WinHttpCertCfg a Command Line Certificate Configuration Tool

If you need a command-line tool that enables administrators or developers implementing some automatic deployment tool to import certificates and their private keys for use on client computers this comes in handy for the job.What it makes an intersecting choice for your deployment toolkit is the fact that this rather obscure gem, let you install any PFX certificate (Read: Private key included) and assign the required ACL permissions to your private key process account, that typically would be the ASPNET account for Windows XP (and older systems) and the Network Service account for W2K2 or better and the better part is that it is full scriptable with just specifying the right parameters.Let’s see a quick example of the WinHttpCertCfg.exe in action. The following command imports a certificate and private key from a PFX file and extends private key access to the Network Service account.
 winhttpcertcfg -g -i "MyPfxcertificate.pfx" -c LOCAL_MACHINE\My -a “Network Service” -p pfxpassword 


You may find more examples here and download the WinHttpCertCfg tool here.The only drawback that has this tool is that is intended for PFX certificate file format only and if you need to install a certificate public key only like a .p7b or .crt standard formats, you will need another tool like the Certificate Manager tool (CertMgr.exe) that comes with the Microsoft .NET Framework SDK tools and its usage is very simple as well.This example installs the MyCA root certificate to the Local Machine “Trusted Root Certification Authorities” store (Root).
 certmgr -add -all -c "MyCA.p7b" -s -r localMachine Root 


As you see, both tools comes in handy whenever you need to build a deployment script or just assign the required permissions the a certificate private key file without the hassle of complicated APIs or obscure directory paths like “[Documents and Settings]\All Users\Application Data\Microsoft\Crypto\RSA\MachineKeys” and the like. This posting is provided "AS IS" with no warranties, and confers no rights.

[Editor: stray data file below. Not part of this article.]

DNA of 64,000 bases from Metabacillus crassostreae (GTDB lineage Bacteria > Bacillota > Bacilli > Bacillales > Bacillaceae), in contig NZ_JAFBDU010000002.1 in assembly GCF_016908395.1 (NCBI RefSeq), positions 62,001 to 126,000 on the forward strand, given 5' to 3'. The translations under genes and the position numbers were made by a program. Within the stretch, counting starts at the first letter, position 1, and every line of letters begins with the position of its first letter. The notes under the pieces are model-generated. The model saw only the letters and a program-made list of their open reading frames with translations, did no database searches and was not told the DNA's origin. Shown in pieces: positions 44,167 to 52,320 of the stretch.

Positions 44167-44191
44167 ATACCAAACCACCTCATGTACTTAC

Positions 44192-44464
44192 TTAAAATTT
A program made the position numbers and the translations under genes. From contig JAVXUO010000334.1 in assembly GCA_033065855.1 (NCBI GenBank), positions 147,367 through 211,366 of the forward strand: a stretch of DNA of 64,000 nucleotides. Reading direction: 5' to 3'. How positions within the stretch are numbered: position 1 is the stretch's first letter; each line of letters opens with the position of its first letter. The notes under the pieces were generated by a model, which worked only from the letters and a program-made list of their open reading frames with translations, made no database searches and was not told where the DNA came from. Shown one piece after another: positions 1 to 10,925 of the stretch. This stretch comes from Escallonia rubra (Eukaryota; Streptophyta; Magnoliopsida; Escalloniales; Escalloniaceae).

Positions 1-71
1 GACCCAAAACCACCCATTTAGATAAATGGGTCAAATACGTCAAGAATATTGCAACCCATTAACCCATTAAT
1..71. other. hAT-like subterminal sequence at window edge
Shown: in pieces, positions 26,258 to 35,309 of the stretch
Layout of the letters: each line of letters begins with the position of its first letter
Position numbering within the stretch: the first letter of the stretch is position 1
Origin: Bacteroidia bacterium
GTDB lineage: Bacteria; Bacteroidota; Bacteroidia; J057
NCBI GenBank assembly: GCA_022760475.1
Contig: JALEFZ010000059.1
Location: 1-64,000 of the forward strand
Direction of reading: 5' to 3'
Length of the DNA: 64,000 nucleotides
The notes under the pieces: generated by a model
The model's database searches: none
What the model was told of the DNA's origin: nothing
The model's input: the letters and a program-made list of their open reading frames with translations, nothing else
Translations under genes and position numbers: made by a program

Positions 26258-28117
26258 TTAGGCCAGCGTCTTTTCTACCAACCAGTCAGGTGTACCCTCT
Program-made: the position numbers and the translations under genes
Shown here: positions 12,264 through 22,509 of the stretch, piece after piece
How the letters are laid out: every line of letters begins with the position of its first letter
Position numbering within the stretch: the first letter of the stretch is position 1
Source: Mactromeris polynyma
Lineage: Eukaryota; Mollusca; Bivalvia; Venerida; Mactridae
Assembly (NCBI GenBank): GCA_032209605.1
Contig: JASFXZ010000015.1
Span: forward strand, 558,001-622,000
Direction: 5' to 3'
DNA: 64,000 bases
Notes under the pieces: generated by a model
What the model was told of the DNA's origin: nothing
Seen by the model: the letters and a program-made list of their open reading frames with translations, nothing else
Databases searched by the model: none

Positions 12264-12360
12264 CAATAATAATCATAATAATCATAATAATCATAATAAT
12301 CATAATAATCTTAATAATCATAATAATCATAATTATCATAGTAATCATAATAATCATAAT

• Life saving experience my friend.
    All the best!

  • Yes, very helpful!!! CERTMGR worked beautifully for the job!

  • To add a new certificate this way works, but now I want to delete the old certificate (not deleting the whole store). Seems that I can't get it to work :S

  • Hey thanks a lot for posting this - very helpful. Especially the part about certmgr, it's going to save me a lot of time on server setups now that I can just script all of this stuff out!

  • These are useful tools but after banging my head against the wall trying to use winhttpcertcfg, I gotta vent: If anything at all is wrong with your command line, winhttpcertcfg dumps out some help text with NO indication of what is causing your problem... No event log entry that I can find... nothing. It's 2011 - what a ridiculous way to handle a error condition, please next time, just give me the finger!

  • Yes 2011 to 2012. This command line will not work.

  • I have used certmgr and winhttpcertcfg for p7b and pfx certificates respectively. They are great. I have found it useful for winhttpcertcfg to use the -a switch for domain groups. I find that for certain web applications it is better to use a major domain group. ie.
    winhttpcertcfg.exe -i test.pfx -c LOCAL_MACHINE\My -a "DomainName\Account Operators" -p testpassword

  • Why winhttpcertcfg don´t show error or confirmation message ?
    I´m typing this command and have no error message or confirmation.

    winhttpcertcfg.exe -i 0480914000150.pfx -c LOCAL_MACHINE\My -a "Network Service" -p 12345678

  • Hey! This is my first visit to your blog! We are a team of volunteers and starting a new initiative in
    a community in the same niche. Your blog provided us valuable information to
    work on. You have done a wonderful job!

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